Important role for APEC to support developing economies
Important role for APEC to support developing economies: UNDP’s Helen Clark
Singapore, 5 June 2014 – UNDP Administrator Helen Clark said that trade facilitation and capacity building are essential to enable developing economies to take part in the integrated global economy.
On the occasion of APEC’s 25th anniversary, Ms Clark discussed her involvement with APEC and highlighted key issues to address moving forward.
To watch the video interview with Helen Clark, click here.
Broadcast-quality sound bites available at the APEC Online Media Center.
Ms Clark said that regional economic integration has taken a slower path despite efforts by some member economies to pursue regional trade agreements.
“When I was Prime Minister of New Zealand, with Chile, Singapore and Brunei, we were fast movers on the Trans-Pacific Partnership, but expanding that has proven to be rather difficult,” said Helen Clark, UNDP Administrator. “I am sure APEC will keep working away at this.”
In particular, she stressed the importance of APEC’s capacity building work to help support developing economies.
Ms Clark applauded APEC’s evolving agenda to promote balanced, inclusive and sustainable growth. While the region has been successful at fighting extreme poverty, inequalities have also increased. Sustainability must also be a priority when promoting growth.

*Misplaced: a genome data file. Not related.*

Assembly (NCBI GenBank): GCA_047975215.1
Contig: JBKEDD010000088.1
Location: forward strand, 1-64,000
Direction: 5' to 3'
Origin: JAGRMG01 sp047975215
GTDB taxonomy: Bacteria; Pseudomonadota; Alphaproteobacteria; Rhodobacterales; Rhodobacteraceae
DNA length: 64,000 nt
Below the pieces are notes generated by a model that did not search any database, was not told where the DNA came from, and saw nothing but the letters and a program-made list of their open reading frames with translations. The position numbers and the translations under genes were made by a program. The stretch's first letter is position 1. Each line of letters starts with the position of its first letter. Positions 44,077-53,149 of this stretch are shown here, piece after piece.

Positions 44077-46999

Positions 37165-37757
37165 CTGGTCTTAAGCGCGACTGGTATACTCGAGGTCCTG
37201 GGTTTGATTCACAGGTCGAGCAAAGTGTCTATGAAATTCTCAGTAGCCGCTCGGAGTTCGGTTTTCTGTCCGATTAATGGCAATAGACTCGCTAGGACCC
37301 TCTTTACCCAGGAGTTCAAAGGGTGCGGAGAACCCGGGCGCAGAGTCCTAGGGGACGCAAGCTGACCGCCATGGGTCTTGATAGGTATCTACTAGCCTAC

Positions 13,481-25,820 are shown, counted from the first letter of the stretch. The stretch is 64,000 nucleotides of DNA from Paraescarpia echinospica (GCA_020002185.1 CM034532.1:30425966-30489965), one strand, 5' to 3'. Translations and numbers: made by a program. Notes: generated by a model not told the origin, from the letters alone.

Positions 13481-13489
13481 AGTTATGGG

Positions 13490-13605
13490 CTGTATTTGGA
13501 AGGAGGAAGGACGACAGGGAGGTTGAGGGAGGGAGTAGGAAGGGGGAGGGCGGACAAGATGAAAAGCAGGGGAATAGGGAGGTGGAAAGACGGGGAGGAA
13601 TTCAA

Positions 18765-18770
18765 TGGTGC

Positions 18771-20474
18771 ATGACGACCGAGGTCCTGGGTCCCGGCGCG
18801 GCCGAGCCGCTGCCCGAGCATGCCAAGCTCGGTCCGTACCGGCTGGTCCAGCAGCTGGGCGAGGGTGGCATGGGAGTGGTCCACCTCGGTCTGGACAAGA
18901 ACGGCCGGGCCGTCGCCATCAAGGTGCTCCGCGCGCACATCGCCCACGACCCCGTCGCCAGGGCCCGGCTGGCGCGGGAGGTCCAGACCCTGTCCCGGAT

“The traditional models of growth throughout human history have meant we’ve cleared our forests, we’ve poisoned our water, and we’ve poisoned our air,” Clark explained. “We’ve now got so many of the major emerging economies which have followed the same path of development with the same tragic consequences.”
“I hope in the economic chat around the APEC table, people aren’t just talking about growth, growth, growth but the quality of growth,” she continued. “Is it environmentally sustainable? Is it lifting human beings? Is it lifting human development?”
Ms Clark also outlined possibilities for collaboration between APEC and UNDP. Both organizations are focused on capacity building in similar areas including trade facilitation, integrity in governments, anti-corruption and advancement of women.
“If we are clear about what the priorities for APEC are, where APEC is looking for capacity to be built, for assistance to be improved, where governments could go up several notches, or for women to be included, I think we could do more together,” concluded Clark.
As Prime Minister of New Zealand, Ms Clark was involved with APEC for eight years from 2000-2007.